In this case, the district court erred, in deciding the summary judgment motion, by weighing the evidence and deciding an issue of fact, rather than determining whether there existed a factual issue that would preclude summary judgment.

As the majority points out, it was disputed whether the oral promise to provide casualty insurance was made at the time of signing the lease or if it was, instead, made after the lease was signed. In this case, the question of when the promise was made and whether reliance was reasonable are questions of fact, which must be submitted to a jury.

Appellants argue that the promise to provide casualty insurance was made later when respondents’ president, Bruce Nelson, "got back" to Francis Smith with a correct insurance certificate. Appellants offered the following testimony from Nelson to support its contention that, although the insurance coverage was discussed to some extent on the day the lease was signed, the promise to provide casualty insurance was not made until after Nelson "got back" to Smith.

Q: So, your testimony is that you discussed insurance on the day you signed the lease, but you don’t know whether it was before or after you signed it; is that right?

A: Yes.

And later:

Q: When you told Mr. Smith on the day you signed the lease that you would pay the invoice, did you know then you would not pay the invoice, but instead you were going to get it through your own carrier?

A: I believe I indicated to him I was going to check to see if we could get it for less money through our own carrier.

* * * *

Q: Did you know that you were going to get it for less money through your own carrier when you told Mr. Smith that you would pay the invoice?

A: No.

Q: So, at the time you agreed with Mr. Smith to pay the invoice, you weren’t sure whether or not you were going to go with your carrier or pay the invoice; isn’t that correct?

A: Yes.

This inconsistent testimony points to the existence of a disputed material fact. Furthermore, although Nelson also testified that the promise was made on the day the lease was signed, he did not unambiguously testify that the promise was made contemporaneously with--not after--the lease signing.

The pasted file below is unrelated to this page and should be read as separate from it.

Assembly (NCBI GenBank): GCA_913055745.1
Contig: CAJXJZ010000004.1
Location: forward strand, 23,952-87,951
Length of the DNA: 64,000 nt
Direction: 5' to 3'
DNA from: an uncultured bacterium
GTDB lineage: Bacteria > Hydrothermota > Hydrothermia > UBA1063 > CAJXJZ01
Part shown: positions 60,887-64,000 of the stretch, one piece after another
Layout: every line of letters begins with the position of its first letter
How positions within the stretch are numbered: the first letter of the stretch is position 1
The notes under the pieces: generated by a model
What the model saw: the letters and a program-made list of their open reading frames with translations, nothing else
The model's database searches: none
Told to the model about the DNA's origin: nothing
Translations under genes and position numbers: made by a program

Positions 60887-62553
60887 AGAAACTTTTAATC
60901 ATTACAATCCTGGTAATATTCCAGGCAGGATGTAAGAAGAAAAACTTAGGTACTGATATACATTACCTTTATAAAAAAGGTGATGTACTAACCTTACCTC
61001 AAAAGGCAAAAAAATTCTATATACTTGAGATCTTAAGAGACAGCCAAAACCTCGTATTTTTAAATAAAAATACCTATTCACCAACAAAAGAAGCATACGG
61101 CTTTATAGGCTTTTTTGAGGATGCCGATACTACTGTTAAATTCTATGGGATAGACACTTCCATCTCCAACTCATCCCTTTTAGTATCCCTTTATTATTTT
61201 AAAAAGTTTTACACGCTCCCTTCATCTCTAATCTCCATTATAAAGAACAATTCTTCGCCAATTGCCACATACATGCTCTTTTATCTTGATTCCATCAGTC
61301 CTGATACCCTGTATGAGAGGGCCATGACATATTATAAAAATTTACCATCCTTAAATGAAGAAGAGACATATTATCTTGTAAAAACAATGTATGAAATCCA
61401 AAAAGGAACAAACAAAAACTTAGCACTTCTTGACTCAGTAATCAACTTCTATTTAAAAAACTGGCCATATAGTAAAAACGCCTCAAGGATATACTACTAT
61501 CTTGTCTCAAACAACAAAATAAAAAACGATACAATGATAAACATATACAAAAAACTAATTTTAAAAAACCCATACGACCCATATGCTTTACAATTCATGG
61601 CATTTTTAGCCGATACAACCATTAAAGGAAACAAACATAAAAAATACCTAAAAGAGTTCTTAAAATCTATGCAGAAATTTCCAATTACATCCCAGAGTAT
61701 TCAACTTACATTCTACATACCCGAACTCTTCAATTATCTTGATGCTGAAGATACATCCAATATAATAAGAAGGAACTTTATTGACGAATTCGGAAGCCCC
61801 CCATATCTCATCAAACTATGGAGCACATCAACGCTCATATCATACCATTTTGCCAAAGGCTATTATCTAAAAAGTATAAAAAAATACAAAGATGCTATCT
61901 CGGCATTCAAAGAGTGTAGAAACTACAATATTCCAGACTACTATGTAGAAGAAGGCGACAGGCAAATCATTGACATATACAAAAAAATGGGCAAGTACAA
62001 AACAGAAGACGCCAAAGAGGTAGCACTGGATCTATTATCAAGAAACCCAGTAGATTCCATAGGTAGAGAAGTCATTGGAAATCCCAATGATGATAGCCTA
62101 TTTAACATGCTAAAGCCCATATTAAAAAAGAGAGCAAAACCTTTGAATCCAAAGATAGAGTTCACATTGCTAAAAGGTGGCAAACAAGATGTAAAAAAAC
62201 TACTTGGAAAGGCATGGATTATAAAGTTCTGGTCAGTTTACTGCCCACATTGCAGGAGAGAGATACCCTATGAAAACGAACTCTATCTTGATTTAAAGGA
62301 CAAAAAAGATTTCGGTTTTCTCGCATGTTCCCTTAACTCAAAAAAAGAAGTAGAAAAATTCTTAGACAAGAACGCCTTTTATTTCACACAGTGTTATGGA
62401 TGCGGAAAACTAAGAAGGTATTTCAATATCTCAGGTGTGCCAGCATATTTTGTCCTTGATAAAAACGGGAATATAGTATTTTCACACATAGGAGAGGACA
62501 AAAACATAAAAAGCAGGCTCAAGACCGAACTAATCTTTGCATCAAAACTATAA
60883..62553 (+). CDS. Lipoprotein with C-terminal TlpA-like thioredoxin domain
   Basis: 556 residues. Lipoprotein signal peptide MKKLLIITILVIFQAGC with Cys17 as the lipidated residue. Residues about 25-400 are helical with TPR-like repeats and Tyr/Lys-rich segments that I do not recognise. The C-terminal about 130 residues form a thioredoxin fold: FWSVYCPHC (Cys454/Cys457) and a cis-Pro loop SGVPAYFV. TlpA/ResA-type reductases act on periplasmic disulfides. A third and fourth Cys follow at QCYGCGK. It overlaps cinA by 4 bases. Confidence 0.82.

The district court erred by weighing the evidence, rather than determining whether a disputed factual issue existed. I respectfully dissent because there was evidence that put in dispute the factual issue of when the promise to provide insurance was made; thus, the promissory-estoppel claim should not have been dismissed on summary judgment.

The majority devotes but one short paragraph to dispose of the promissory-estoppel claim. But that paragraph relies on a case in which the asserted promissory-estoppel promises were made contemporaneously with, or before, the execution of a valid written contract. See Banbury v. Omnitrion Int'l, Inc., 533 N.W.2d at 881 (Minn. App. 1995) (finding that promissory estoppel cannot be used to alter clear language in a contract). Here, the promissory-estoppel claim is founded on an independent promise that the respondents may have made some days, or at least hours, after contracting. Compelling evidence that the promise was made later is that, as the transaction should most logically have unfolded, the alleged promise to procure casualty insurance would have been made in response to dissatisfaction with the liability insurance policy that was initially provided under the lease, thus, after execution of the lease. Contrary to what the majority seems to assert, the promissory-estoppel claim is based on a promise allegedly made subsequent to and independent of the lease.

The district court, too, failed to see that there was admissible evidence to support that the promise was subsequent to and independent of the lease.[1] The district court properly relied on the parol evidence rule in rejecting evidence offered to support the contract claims, but the parol evidence rule has no applicability to the alleged subsequent promise on which the promissory-estoppel claim is based.

The district court also concluded that appellant as a matter of law had a continuing obligation to monitor respondents’ performance of any promise to obtain insurance. But this is a factual issue lying at the heart of the reasonableness of appellants’ reliance; it provides no basis for summary judgment. See Norwest Bank v. Midwestern Mach., 481 N.W.2d 875, 880 (Minn. App. 1992), review denied (Minn. May 15, 1992) ("The reasonableness of a party’s reliance is a fact question for the jury and not generally amenable to summary judgment.").

I would remand for trial on the promissory-estoppel claim and for reconsideration of the attorney fee award.

[1] The district court confusion is easily explained. Appellants were making inconsistent claims, saying: "If you see the facts this way we win on contract theory; if you see the facts this other way, we win on promissory estoppel theory." This is legitimate litigation strategy, but it makes for mushy evidence. But even ambiguous evidence defeats summary judgment.